CoC Program Special NOFO Digest: Landlord Engagement

September 15, 2022

On June 22, 2022, the Continuum of Care (CoC) Program Supplemental Funding Opportunity to Address Unsheltered and Rural Homelessness (Special Notification of Funding Opportunity (NOFO)) was announced. This is a first-of-its-kind opportunity to address unsheltered homelessness and homeless encampments, and it includes funds set aside to address homelessness in rural communities.

Applications for the Unsheltered and Rural Homelessness NOFO must be submitted no later than October 20, 2022, at 8:00 PM EDT.

To support communities in developing their plans to address rural and unsheltered homelessness; existing Technical Assistance (TA) and other resources through a series of listserv messages.

View all CoC Program Special NOFO Digests


Landlord Engagement

Engaging landlords and property owners to identify an inventory of housing available for housing assistance is an essential component of any plan to house people experiencing homelessness. When landlords know about, trust, and feel supported by an organization, they are more likely to accept as tenants people with histories of homelessness and backgrounds that typically make it challenging to find someone to rent to them (e.g., criminal background, eviction history) that those organizations work with. The importance of landlord engagement has become especially clear during the COVID-19 pandemic, as rapid re-housing (RRH) and rental assistance efforts have required close cooperation with landlords and property managers.

In responding to the Special NOFO, CoCs are expected to demonstrate how they recruit landlords, and their units, in which to use tenant-based assistance. Recruitment should begin with a review of existing data to determine the unit type, location, and site-specific needs of unhoused persons in the community. CoCs should pay particular attention to geographic areas of their CoC where people experiencing homelessness want to live but have not been able to find a unit. CoCs should also evaluate their existing landlord recruitment efforts to determine what has and has not worked well. This analysis should inform new approaches and renewed efforts.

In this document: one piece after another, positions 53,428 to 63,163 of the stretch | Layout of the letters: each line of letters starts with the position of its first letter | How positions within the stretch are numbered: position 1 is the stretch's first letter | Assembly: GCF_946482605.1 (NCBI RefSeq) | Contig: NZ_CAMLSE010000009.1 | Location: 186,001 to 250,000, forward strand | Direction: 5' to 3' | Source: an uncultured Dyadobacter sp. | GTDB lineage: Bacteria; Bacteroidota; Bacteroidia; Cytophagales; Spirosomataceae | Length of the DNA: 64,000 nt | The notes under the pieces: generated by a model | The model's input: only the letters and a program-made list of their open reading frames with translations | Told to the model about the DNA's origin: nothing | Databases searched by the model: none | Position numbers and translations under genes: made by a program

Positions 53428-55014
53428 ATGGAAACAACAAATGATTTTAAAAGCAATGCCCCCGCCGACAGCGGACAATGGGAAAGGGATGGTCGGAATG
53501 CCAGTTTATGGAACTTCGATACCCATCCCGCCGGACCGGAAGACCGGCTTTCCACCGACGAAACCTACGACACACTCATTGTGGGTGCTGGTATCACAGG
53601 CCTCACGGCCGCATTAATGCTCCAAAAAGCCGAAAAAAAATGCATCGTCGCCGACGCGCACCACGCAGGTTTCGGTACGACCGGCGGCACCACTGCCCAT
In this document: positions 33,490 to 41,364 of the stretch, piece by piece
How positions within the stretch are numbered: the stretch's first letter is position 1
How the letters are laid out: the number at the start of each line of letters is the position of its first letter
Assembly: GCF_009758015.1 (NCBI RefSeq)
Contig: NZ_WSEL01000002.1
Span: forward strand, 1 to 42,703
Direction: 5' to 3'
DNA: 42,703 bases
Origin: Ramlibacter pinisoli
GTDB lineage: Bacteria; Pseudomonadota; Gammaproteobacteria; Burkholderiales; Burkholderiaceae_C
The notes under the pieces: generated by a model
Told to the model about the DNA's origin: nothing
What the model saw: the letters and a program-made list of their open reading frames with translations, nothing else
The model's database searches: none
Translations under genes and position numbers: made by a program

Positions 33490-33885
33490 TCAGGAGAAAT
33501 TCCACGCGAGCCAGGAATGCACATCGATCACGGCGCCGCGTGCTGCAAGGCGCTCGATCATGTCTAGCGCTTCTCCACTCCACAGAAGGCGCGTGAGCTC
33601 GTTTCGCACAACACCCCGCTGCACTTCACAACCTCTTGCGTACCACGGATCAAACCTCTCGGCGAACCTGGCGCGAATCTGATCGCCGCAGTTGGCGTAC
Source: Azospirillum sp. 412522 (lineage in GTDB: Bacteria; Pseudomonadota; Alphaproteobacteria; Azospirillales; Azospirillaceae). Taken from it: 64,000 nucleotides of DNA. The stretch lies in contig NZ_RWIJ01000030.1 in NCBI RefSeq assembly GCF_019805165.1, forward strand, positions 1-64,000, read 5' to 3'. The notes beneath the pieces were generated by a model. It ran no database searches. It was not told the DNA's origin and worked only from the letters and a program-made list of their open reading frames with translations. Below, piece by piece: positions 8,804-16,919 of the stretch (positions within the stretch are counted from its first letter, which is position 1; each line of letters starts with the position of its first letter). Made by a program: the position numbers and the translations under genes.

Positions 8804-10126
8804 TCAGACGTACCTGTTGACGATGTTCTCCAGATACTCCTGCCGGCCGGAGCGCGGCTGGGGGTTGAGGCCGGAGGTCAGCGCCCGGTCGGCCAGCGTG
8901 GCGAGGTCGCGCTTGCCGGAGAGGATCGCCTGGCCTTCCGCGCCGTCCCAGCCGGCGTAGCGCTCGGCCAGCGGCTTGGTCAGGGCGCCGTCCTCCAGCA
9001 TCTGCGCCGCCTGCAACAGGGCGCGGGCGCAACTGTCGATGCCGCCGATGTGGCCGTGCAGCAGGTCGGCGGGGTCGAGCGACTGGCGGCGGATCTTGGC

From there, CoCs can hone their recruitment strategies to be more effective. Some ideas to consider:

  • Identify new referral sources. This can include local elected officials, housing authorities, housing counselors, landlord and property management associations, and existing landlords.
  • Develop a centralized, system-level tracking tool. If your CoC does not already have a centralized repository of all available units and landlord contact information, they should consider creating one to store new landlord information. If possible, the tool should indicate whether the landlord has any available units in real time.
  • Create and share standardized marketing materials. This could be done through community virtual boards and newsletters or other online, video, or print sources. This is to ensure that all providers are sharing information about the same type of assistance in the same way.
  • Develop a retention strategy. Engaging new landlords is only the start of the process. It will also be important that your CoC develops strategies to retain existing landlords, particularly in instances where a tenant has not been successful in their unit.

Questions and Strategies in Communicating with Landlords

During outreach, CoCs should present landlords with a simple set of questions:

  • How many units are available?
  • What are the bedroom and bathroom sizes?
  • Are you willing to accept tenants without a photo ID or other traditional requirements for renting to someone (e.g., rental/credit history, etc.)?
  • What can we do to provide you the assurance that it is beneficial to rent to our clients? For instance, would you participate if you had access to a landlord risk mitigation fund, etc.?

The Reset your Community’s Critical Partnerships During COVID Response fact sheet discusses these asks in further detail.

For landlords on the fence about participating, CoCs should share the benefits of the partnership. These may include timely and reliable rent payments from agencies, landlord/tenant mediation to resolve conflicts, assistance with minor repairs to bring units to habitability standards, and risk mitigation funds that pay for excessive damage to a unit beyond the security deposit. Establishing and consulting with a landlord advisory group may also help CoCs understand landlord worries and expand recruitment.

Throughout the process, CoCs should strive for timely and proactive communication with landlords. In a successful partnership, landlords are aware both of what CoCs require from them and of what CoCs can do for them. To ensure this, CoCs should do the following that is highlighted in the Landlord Engagement fact sheet:

  • Communicate: Let landlords know about operational changes such as staffing, points of contact, and redetermination of tenant rent.
  • Respond: Ensure providers have staff capacity to receive and respond to landlord inquiries and can prioritize proactive communication. If not, coordinate assistance.
  • Clarify your commitment: Let landlords know how they will benefit: guaranteed rent, supportive services, and regular communication.
  • Engage: Activate local groups who work with marginalized populations. During landlord recruitment, these groups can help communicate the needs of the landlord engagement system and solicit referrals within marginalized communities. They can also support CoCs in efforts to provide ongoing translation for landlords and tenants who do not share a language.

Resource List

The following resources provide further guidance for recruiting and retaining landlords.

View the CoC Special NOFO Page


Questions?

For questions about the Special NOFO, please email SpecialCoCNOFO@hud.gov.


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